Praxis:  The Fletcher Journal of Human Security is a three-decade old journal, which its editors describe as exploring “the intersections between the historically separate fields of humanitarianism, development, human rights, and conflict resolution.”

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I’ve written, over time, about many Fletcher student organizations, such as Perspectives and Futbol.  Students enrich their experience here with any number (sometimes a very large number!) of out-of-class activities, and the list of clubs and organizations looks slightly different each year, depending on student interests.  But one organization to which I’ve given insufficient recognition is The Fletcher Forum.  Quietly producing impressive publications for more than 30 years, Forum staffers don’t waste much time bringing attention to themselves.  But today I’ve asked the Forum editor, David Reidy, to tell us what it’s all about.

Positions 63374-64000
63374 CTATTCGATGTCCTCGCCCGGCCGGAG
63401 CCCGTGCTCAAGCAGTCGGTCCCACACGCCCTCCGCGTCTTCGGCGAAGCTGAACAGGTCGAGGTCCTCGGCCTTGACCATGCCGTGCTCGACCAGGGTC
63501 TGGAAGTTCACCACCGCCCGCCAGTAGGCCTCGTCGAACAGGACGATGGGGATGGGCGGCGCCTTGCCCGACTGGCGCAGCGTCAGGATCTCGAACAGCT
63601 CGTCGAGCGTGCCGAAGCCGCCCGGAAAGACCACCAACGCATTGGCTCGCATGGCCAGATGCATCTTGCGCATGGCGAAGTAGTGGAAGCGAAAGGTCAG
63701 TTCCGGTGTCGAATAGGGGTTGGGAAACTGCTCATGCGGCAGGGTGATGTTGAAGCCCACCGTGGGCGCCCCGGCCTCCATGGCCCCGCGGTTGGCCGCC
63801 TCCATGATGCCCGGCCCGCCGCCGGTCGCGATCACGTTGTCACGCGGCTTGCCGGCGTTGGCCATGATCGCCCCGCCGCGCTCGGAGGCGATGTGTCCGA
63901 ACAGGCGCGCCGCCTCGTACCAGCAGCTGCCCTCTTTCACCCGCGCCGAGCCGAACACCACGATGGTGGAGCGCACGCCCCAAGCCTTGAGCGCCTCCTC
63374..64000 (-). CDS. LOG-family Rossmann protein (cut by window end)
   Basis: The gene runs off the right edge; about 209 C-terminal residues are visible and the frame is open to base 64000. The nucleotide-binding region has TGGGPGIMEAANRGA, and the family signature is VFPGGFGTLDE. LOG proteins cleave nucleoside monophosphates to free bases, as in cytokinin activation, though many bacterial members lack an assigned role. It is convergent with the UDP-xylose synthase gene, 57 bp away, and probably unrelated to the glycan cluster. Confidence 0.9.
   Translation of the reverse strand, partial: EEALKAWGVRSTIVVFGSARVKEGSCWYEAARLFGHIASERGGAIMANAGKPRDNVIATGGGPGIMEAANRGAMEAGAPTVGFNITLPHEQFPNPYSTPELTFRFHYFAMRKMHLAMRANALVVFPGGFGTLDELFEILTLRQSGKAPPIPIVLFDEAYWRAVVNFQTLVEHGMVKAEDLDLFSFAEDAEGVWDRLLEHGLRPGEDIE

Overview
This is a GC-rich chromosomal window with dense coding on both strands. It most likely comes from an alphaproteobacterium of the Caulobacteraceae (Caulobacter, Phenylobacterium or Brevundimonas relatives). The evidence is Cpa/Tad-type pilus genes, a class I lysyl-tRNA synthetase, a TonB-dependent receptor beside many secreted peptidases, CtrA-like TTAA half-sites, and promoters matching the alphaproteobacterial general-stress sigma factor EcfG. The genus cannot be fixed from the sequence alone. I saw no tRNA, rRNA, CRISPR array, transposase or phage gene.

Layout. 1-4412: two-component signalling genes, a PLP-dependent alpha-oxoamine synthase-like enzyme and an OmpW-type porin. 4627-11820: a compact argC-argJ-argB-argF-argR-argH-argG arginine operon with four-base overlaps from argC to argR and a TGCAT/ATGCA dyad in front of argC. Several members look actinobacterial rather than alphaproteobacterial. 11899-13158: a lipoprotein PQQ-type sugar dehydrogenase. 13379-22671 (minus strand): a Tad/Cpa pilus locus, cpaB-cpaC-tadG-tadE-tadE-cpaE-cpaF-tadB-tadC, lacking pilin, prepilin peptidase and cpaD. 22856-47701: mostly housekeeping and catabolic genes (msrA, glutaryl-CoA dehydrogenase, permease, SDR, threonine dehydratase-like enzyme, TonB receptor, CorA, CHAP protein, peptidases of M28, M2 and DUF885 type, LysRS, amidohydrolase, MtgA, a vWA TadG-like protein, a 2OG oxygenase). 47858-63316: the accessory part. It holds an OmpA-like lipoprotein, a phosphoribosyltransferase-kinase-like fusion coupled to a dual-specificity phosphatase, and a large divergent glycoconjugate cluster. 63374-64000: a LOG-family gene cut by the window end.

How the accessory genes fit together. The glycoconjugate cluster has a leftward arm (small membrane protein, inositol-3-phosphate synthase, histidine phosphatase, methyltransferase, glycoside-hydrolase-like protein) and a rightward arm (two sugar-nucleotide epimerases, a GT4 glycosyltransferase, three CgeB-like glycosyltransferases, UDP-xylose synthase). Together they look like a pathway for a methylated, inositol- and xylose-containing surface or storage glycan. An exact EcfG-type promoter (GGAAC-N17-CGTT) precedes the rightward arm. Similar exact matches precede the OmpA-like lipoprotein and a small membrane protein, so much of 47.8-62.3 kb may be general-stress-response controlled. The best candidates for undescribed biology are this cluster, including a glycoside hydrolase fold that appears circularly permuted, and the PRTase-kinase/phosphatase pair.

As one of the few academic journals entirely run by students, we have our hands full putting together The Fletcher Forum of World Affairs.  Each year we publish two issues filled with pieces on the important topics of today, written by academics and practitioners around the world.  It’s a demanding task, but an intensely rewarding experience.

Last year, our Editor-in-Chief, Naureen Kabir, raised the bar of success even higher, putting out three issues featuring luminaries such as Les Gelb, Hassan Abbas, Jendayi Frazier, Michael Jacobson, and Matthew Levitt.  This year we are returning to our normal bi-annual schedule, but filling Naureen’s shoes is no easy task.

The process starts with soliciting articles.  We contact authors for pieces based on the issues we think deserve attention, with a particular focus on collecting a diverse set of topics and opinions.  The Fletcher Forum of World Affairs strives to encompass all regions and subjects, even those that don’t normally receive attention in academic journals.  We also put out a general “Call For Papers,” which often leads to fascinating articles on topics we never even dreamed of covering.